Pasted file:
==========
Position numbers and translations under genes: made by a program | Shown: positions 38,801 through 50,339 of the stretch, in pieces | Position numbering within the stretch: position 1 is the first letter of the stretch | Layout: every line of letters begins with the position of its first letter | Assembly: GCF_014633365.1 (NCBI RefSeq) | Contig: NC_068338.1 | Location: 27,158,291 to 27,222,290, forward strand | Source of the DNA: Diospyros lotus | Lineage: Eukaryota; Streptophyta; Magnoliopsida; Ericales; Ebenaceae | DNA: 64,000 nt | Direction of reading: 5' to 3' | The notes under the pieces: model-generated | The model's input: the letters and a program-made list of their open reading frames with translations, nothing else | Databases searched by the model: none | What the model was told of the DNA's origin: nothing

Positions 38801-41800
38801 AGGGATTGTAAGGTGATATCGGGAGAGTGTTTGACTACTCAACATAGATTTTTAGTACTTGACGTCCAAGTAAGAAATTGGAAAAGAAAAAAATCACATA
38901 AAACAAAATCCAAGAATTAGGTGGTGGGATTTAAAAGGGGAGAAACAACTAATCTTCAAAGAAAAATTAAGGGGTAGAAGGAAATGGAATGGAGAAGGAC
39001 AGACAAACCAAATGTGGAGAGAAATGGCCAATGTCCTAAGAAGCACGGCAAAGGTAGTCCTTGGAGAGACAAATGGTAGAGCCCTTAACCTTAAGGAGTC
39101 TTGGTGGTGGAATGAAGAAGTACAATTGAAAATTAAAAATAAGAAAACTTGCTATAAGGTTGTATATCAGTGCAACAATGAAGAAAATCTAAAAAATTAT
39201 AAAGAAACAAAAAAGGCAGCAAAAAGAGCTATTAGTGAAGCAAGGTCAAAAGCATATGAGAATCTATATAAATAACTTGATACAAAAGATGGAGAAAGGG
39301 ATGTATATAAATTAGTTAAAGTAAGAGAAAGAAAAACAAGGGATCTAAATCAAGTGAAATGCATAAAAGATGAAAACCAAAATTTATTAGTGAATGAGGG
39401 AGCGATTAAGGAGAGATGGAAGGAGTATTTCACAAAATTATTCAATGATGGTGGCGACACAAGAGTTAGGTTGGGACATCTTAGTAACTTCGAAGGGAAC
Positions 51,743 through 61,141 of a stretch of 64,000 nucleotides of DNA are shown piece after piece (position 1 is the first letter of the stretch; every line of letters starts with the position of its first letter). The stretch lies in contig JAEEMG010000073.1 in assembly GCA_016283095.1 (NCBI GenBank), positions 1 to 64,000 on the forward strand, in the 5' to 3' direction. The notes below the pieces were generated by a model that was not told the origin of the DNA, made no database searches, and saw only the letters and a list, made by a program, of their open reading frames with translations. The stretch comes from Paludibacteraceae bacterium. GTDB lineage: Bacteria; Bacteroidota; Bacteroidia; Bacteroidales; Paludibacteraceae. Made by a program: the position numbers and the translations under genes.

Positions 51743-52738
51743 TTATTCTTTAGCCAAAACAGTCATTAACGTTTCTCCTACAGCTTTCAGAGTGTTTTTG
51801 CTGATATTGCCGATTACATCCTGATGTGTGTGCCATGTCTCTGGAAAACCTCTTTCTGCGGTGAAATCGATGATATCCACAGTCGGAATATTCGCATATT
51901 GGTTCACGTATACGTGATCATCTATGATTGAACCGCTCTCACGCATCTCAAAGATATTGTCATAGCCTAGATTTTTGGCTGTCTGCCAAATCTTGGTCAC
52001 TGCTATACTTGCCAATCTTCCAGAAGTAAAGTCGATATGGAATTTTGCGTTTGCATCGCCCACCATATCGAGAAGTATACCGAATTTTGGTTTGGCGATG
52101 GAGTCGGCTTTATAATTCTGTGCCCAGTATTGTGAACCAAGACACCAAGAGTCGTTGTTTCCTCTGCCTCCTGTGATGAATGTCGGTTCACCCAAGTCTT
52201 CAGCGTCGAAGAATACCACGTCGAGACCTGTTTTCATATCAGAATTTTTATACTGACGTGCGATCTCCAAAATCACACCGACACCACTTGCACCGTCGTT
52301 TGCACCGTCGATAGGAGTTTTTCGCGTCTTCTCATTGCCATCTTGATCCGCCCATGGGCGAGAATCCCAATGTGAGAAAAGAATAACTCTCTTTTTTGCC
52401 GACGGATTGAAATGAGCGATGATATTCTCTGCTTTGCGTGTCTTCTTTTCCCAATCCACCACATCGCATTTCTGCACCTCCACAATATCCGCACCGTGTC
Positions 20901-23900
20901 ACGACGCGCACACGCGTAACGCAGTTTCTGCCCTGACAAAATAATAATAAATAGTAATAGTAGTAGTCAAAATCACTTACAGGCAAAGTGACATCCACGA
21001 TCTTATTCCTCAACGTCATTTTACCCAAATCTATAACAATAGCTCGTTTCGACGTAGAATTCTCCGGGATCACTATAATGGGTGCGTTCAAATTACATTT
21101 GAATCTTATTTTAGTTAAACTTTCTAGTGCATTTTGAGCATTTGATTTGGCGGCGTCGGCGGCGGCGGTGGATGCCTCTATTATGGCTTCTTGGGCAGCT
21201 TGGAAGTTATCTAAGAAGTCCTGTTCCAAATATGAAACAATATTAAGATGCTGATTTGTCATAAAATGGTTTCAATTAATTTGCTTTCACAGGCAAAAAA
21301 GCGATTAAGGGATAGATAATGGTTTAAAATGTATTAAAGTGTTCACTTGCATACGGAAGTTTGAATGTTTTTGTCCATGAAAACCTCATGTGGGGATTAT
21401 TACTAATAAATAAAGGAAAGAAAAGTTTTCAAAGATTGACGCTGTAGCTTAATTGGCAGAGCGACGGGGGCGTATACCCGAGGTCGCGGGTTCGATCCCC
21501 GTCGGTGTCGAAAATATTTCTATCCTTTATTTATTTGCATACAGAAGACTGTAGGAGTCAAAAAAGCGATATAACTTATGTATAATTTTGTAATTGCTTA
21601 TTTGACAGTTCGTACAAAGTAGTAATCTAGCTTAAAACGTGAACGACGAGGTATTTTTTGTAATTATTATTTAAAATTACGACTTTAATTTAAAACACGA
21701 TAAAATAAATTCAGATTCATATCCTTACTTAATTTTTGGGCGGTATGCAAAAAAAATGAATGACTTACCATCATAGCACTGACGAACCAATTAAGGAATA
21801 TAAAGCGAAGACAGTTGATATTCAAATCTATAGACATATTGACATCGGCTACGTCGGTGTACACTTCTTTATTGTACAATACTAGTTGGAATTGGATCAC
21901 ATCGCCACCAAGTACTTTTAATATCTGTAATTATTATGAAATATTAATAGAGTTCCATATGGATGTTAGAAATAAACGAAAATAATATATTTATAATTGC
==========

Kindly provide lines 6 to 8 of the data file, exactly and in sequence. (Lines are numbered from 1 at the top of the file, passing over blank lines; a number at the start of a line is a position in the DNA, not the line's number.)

39101 TTGGTGGTGGAATGAAGAAGTACAATTGAAAATTAAAAATAAGAAAACTTGCTATAAGGTTGTATATCAGTGCAACAATGAAGAAAATCTAAAAAATTAT
39201 AAAGAAACAAAAAAGGCAGCAAAAAGAGCTATTAGTGAAGCAAGGTCAAAAGCATATGAGAATCTATATAAATAACTTGATACAAAAGATGGAGAAAGGG
39301 ATGTATATAAATTAGTTAAAGTAAGAGAAAGAAAAACAAGGGATCTAAATCAAGTGAAATGCATAAAAGATGAAAACCAAAATTTATTAGTGAATGAGGG